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Where is it Legal to Tie Up Your Boat When It's Not Docked?

If you're new to boating, you might be wondering where is it legal to tie up your boat when it's not at the dock? The answer to this question is a mooring buoy. Mooring buoys float on the water and are attached to the bottom using chains, these are the only buoys you can legally tie up to.

What color is a mooring buoy and how do you identify one from other types of buoys? Mooring buoys are white with a blue horizontal band. They usually are placed in or near marinas and other areas where boats are allowed to anchor. Mooring buoys are where to tie up a boat when you're not at the dock.

How to Use a Mooring Buoy

Follow these steps when tying your boat up to a mooring buoy:
 

  1. Steer the boat from a helm position that allows you to see the buoy during the entire process of hook up.
  2. Approach slowly and carefully from downwind or down current, so that the pick-up line is closest to you. Keep the buoy on the same side as the helm so that you can see the mooring buoy as you approach.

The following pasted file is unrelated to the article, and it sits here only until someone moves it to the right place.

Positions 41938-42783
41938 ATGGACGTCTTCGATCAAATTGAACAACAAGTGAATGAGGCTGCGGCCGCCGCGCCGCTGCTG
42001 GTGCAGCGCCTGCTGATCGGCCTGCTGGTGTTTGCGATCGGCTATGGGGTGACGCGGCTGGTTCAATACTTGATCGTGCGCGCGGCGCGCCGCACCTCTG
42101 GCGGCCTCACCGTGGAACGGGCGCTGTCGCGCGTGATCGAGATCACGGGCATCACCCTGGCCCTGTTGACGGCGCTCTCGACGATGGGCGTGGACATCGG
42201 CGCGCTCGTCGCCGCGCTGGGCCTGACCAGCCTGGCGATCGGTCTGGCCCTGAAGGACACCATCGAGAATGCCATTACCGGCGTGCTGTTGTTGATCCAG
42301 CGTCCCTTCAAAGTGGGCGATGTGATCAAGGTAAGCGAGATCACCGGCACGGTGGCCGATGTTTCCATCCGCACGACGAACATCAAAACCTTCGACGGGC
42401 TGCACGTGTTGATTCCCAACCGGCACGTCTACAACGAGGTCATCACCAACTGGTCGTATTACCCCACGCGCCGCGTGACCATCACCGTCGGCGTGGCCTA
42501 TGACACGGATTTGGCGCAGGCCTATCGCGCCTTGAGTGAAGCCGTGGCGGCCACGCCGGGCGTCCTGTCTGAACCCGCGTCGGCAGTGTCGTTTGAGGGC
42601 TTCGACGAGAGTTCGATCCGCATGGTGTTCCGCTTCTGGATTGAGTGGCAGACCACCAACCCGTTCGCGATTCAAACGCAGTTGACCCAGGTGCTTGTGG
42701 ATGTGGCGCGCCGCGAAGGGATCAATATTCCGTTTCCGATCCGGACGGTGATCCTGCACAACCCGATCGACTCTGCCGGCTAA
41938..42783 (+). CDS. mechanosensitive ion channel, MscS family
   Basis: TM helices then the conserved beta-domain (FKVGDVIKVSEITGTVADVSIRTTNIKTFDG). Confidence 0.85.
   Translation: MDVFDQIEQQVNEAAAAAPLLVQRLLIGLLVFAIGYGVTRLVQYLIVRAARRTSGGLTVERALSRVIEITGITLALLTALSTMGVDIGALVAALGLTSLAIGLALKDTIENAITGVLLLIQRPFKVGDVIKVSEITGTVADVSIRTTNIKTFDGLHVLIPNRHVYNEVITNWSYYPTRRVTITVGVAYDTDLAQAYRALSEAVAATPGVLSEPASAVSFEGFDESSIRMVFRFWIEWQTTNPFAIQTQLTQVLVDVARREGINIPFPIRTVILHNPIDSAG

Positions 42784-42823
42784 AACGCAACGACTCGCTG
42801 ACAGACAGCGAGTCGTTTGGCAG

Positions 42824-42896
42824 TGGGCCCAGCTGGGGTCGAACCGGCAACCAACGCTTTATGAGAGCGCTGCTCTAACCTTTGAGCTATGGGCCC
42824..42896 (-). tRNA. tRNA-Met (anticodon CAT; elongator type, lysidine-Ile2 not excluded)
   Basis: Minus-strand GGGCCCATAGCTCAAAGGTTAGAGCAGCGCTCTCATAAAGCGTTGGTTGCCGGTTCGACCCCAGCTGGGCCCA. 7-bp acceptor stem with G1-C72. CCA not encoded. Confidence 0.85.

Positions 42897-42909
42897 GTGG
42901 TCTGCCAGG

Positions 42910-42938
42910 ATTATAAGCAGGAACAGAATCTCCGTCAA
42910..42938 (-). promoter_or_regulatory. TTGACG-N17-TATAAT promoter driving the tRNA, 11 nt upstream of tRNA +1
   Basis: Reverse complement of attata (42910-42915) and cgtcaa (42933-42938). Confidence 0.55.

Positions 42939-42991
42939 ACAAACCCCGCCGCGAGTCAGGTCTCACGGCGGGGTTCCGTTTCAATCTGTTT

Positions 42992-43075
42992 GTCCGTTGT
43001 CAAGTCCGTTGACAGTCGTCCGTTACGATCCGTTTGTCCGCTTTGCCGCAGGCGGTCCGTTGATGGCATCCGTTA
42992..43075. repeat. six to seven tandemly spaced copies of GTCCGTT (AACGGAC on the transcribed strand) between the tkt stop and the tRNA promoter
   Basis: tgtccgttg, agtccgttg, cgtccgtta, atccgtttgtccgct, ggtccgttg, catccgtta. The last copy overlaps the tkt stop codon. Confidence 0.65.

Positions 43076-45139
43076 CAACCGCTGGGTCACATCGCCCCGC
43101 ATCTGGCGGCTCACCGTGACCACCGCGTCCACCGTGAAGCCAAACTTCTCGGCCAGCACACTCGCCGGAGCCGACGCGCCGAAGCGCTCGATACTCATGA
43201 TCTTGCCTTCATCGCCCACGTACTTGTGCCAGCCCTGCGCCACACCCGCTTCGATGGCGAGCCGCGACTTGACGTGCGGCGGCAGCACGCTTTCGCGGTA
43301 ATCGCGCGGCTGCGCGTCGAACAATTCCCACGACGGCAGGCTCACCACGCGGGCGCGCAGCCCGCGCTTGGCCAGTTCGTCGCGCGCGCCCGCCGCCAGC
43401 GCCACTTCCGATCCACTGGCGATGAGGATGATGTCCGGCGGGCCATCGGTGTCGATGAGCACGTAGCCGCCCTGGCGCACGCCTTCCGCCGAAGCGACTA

3. Use a boat hook to safely retrieve the pick-up line. Be sure to switch your boat into neutral during this step to avoid getting tangled in the line.
  4. Run your boat's bowline through the loop of the pick-up line, and then cleat both ends of your bowline to the bow of your boat. Do not tie the pick-up line directly to your boat as it can put stress on the mooring anchor. It's also important to understand where to tie up a boat for safety reasons -- do not stern tie to a mooring buoy as this can be dangerous to you and your boat, plus it puts unnecessary strain on the mooring system.
  5. Be sure to let out enough line so that the buoy is not pulled underwater and the line stays horizontal. Rough water may require you to use more line.
  6. Inspect the buoy your boat is tied to. Once you are tied up, check that the buoy is holding as intended.
  7. When you are ready to leave, uncleat your boat’s bowline and pull it through the loop of the pick-up line. Then, be sure to back away from the mooring so you do not get tangled in any of the mooring lines.
Now you don't have to wonder where is it legal to tie up your boat. You do, however, have to make sure that you have valid boat registration paperwork aboard before you head off to your favorite mooring spot.
 

Debbie Hanson

Debbie Hanson

Debbie Hanson is an award-winning outdoor writer, women’s sport fishing advocate, IGFA world record holder, and freshwater guide living in Southwest Florida. Hanson’s written work has appeared in publications such as Florida Game & Fish Magazine, BoatUS Magazine, and USA Today Hunt & Fish. To learn more about her work, visit shefishes2.com or follow her on Instagram @shefishes2.